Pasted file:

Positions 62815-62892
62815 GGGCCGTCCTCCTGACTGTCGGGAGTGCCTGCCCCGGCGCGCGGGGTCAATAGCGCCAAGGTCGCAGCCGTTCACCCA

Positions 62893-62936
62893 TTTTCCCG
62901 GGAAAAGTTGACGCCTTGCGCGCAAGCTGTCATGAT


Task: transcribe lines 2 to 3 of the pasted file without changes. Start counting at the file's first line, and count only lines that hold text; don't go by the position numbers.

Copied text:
62815 GGGCCGTCCTCCTGACTGTCGGGAGTGCCTGCCCCGGCGCGCGGGGTCAATAGCGCCAAGGTCGCAGCCGTTCACCCA

Positions 62893-62936